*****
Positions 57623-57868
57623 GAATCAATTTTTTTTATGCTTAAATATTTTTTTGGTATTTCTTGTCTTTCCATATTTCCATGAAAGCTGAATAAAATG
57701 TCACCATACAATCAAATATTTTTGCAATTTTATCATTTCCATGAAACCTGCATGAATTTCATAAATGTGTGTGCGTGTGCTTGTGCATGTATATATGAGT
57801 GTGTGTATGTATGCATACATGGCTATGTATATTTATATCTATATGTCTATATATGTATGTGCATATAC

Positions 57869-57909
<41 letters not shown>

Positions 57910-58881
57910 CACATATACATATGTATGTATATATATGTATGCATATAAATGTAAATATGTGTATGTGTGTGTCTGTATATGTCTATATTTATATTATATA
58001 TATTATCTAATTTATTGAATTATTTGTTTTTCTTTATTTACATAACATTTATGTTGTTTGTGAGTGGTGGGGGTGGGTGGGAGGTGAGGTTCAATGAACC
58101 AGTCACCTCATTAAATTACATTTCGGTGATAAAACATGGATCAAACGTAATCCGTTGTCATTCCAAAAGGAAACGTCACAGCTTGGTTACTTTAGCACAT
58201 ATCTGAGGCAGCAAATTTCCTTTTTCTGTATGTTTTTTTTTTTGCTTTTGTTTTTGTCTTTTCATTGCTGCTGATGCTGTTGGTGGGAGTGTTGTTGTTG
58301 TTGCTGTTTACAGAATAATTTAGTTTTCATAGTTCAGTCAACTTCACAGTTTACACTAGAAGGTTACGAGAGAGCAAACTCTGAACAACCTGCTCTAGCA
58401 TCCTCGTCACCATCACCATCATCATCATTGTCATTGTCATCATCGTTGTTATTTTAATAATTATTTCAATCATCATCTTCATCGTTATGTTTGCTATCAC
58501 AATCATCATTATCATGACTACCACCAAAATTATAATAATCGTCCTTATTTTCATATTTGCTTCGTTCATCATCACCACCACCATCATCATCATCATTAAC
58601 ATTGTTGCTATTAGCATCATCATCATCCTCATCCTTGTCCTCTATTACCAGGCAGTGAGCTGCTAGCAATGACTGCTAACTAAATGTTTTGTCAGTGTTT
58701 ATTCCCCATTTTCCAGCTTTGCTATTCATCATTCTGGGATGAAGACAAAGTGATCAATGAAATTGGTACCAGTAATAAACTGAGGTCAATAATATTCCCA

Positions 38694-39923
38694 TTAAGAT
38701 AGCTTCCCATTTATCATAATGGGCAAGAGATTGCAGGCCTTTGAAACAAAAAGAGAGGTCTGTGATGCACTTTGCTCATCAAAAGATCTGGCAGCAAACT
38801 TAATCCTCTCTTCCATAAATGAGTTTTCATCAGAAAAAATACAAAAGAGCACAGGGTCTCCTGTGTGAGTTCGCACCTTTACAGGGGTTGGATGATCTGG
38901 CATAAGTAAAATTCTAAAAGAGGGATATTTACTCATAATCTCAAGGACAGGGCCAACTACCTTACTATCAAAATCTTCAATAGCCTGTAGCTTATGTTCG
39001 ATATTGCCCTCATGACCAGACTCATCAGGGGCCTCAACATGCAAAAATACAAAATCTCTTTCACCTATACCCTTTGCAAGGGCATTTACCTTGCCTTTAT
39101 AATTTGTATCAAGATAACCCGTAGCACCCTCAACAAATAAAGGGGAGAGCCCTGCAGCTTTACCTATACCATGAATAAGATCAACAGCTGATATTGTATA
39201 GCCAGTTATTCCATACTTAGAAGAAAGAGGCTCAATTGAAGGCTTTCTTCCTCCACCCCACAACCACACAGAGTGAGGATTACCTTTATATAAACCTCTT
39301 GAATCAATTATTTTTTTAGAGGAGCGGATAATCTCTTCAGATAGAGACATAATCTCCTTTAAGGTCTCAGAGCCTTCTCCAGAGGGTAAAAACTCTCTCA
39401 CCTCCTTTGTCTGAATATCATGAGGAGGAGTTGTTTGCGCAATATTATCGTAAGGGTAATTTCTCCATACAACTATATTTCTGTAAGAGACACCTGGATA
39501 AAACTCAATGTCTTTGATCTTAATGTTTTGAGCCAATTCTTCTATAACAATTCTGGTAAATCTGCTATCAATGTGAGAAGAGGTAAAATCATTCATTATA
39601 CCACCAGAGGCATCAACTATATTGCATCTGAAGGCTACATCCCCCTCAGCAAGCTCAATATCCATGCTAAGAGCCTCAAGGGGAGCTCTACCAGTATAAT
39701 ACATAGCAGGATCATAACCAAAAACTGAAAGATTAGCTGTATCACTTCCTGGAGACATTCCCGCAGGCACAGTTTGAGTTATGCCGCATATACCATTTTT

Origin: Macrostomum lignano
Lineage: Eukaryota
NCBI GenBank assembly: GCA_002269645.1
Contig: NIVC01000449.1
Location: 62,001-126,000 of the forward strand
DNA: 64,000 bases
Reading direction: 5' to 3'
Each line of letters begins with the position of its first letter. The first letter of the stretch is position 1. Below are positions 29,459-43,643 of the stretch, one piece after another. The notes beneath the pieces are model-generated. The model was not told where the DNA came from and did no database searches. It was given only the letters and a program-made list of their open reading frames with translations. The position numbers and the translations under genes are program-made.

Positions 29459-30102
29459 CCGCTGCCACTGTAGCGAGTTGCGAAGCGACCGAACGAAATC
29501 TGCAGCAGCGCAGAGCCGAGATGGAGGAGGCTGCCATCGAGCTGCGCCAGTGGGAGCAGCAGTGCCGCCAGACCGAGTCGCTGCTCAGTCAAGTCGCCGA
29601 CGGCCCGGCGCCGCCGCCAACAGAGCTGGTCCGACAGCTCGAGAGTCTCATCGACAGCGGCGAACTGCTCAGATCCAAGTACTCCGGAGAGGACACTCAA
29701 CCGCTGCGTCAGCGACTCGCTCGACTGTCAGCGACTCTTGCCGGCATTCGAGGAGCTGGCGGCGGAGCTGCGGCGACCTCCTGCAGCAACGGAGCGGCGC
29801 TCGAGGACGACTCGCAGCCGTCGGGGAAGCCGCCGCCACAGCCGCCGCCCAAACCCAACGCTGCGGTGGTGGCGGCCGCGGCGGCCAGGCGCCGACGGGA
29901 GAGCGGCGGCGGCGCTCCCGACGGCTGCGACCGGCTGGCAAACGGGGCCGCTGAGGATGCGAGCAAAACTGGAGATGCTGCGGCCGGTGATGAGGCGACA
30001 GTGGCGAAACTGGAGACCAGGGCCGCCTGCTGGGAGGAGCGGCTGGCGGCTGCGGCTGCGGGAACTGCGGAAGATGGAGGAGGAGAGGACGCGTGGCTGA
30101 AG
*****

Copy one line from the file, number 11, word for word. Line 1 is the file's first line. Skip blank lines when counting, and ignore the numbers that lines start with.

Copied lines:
58201 ATCTGAGGCAGCAAATTTCCTTTTTCTGTATGTTTTTTTTTTTGCTTTTGTTTTTGTCTTTTCATTGCTGCTGATGCTGTTGGTGGGAGTGTTGTTGTTG